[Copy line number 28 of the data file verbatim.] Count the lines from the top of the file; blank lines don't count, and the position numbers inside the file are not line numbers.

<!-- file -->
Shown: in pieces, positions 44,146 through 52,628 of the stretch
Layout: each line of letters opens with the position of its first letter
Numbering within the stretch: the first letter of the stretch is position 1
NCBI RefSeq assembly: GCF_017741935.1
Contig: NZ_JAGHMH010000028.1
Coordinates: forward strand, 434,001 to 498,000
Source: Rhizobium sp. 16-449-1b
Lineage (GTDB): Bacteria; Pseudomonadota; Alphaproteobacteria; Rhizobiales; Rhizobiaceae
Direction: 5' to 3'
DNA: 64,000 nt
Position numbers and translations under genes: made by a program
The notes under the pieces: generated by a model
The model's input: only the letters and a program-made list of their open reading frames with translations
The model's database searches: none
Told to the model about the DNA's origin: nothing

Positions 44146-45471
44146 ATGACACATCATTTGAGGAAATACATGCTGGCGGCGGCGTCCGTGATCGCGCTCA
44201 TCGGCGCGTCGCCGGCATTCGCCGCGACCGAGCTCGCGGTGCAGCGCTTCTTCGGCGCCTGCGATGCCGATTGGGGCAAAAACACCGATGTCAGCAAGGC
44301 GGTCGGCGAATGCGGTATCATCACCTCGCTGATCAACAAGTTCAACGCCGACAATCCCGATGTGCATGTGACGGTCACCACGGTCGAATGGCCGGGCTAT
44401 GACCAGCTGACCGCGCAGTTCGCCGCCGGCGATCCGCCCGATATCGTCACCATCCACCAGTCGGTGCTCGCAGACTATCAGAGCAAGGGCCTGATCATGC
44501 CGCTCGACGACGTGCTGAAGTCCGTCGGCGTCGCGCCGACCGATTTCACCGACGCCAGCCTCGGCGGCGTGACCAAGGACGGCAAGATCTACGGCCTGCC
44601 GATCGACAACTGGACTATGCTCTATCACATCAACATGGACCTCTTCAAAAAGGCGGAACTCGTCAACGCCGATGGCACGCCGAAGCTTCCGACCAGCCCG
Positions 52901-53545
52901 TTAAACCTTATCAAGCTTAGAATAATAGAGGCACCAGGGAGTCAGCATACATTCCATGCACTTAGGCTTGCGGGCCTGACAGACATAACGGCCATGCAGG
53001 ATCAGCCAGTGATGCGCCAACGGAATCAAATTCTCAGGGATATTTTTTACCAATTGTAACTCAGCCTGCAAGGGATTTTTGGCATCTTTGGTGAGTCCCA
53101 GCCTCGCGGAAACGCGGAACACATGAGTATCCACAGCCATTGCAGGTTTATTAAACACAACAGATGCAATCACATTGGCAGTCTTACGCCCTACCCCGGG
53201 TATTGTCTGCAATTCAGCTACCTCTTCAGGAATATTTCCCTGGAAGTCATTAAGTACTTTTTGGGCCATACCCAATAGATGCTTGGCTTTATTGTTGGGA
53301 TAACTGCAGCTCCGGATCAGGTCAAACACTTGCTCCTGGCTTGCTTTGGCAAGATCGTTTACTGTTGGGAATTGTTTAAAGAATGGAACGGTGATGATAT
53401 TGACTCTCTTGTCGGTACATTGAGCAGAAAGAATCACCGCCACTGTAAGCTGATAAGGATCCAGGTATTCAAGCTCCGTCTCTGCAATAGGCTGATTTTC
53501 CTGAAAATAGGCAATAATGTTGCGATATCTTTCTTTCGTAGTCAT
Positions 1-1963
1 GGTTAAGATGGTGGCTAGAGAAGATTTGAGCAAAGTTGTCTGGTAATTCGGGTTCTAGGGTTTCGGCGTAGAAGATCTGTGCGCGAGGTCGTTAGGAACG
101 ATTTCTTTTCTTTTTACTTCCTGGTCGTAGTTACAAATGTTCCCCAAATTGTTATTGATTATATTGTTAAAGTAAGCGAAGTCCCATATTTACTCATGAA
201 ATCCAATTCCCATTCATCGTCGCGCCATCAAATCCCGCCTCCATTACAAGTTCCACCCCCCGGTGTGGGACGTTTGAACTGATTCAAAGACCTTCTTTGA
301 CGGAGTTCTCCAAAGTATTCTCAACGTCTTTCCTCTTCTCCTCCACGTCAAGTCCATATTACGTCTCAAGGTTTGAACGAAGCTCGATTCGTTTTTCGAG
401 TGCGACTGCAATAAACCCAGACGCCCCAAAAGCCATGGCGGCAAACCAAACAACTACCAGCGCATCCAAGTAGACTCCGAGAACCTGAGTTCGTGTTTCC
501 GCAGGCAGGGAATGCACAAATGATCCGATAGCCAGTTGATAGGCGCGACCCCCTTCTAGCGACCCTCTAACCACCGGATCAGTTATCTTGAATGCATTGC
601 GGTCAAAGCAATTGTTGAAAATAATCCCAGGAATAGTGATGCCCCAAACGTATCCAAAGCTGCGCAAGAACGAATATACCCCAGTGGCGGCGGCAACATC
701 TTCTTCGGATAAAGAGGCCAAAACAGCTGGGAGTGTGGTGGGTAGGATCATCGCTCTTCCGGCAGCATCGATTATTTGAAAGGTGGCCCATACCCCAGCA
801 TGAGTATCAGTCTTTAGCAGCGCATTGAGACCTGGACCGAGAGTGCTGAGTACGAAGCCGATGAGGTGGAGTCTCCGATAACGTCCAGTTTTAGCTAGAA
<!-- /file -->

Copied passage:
53301 TAACTGCAGCTCCGGATCAGGTCAAACACTTGCTCCTGGCTTGCTTTGGCAAGATCGTTTACTGTTGGGAATTGTTTAAAGAATGGAACGGTGATGATAT